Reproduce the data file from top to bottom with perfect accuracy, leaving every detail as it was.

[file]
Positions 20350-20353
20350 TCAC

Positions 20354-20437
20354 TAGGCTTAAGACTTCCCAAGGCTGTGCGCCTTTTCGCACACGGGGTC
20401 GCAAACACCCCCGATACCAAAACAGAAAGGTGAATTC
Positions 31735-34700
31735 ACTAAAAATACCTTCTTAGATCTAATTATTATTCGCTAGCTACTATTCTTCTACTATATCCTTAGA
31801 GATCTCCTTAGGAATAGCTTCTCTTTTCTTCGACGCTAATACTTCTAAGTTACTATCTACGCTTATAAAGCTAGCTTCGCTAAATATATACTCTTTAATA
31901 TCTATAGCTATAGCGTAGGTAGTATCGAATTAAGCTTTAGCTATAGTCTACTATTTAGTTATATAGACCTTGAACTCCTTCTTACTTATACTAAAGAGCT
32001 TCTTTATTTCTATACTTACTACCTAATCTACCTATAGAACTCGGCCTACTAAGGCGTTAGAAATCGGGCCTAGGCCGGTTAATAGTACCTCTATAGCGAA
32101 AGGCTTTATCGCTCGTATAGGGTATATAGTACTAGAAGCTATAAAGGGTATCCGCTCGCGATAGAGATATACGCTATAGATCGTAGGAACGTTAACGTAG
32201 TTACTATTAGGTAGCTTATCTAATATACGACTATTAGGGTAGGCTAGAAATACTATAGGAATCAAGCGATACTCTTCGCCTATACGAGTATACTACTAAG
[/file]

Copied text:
Positions 20350-20353
20350 TCAC

Positions 20354-20437
20354 TAGGCTTAAGACTTCCCAAGGCTGTGCGCCTTTTCGCACACGGGGTC
20401 GCAAACACCCCCGATACCAAAACAGAAAGGTGAATTC
Positions 31735-34700
31735 ACTAAAAATACCTTCTTAGATCTAATTATTATTCGCTAGCTACTATTCTTCTACTATATCCTTAGA
31801 GATCTCCTTAGGAATAGCTTCTCTTTTCTTCGACGCTAATACTTCTAAGTTACTATCTACGCTTATAAAGCTAGCTTCGCTAAATATATACTCTTTAATA
31901 TCTATAGCTATAGCGTAGGTAGTATCGAATTAAGCTTTAGCTATAGTCTACTATTTAGTTATATAGACCTTGAACTCCTTCTTACTTATACTAAAGAGCT
32001 TCTTTATTTCTATACTTACTACCTAATCTACCTATAGAACTCGGCCTACTAAGGCGTTAGAAATCGGGCCTAGGCCGGTTAATAGTACCTCTATAGCGAA
32101 AGGCTTTATCGCTCGTATAGGGTATATAGTACTAGAAGCTATAAAGGGTATCCGCTCGCGATAGAGATATACGCTATAGATCGTAGGAACGTTAACGTAG
32201 TTACTATTAGGTAGCTTATCTAATATACGACTATTAGGGTAGGCTAGAAATACTATAGGAATCAAGCGATACTCTTCGCCTATACGAGTATACTACTAAG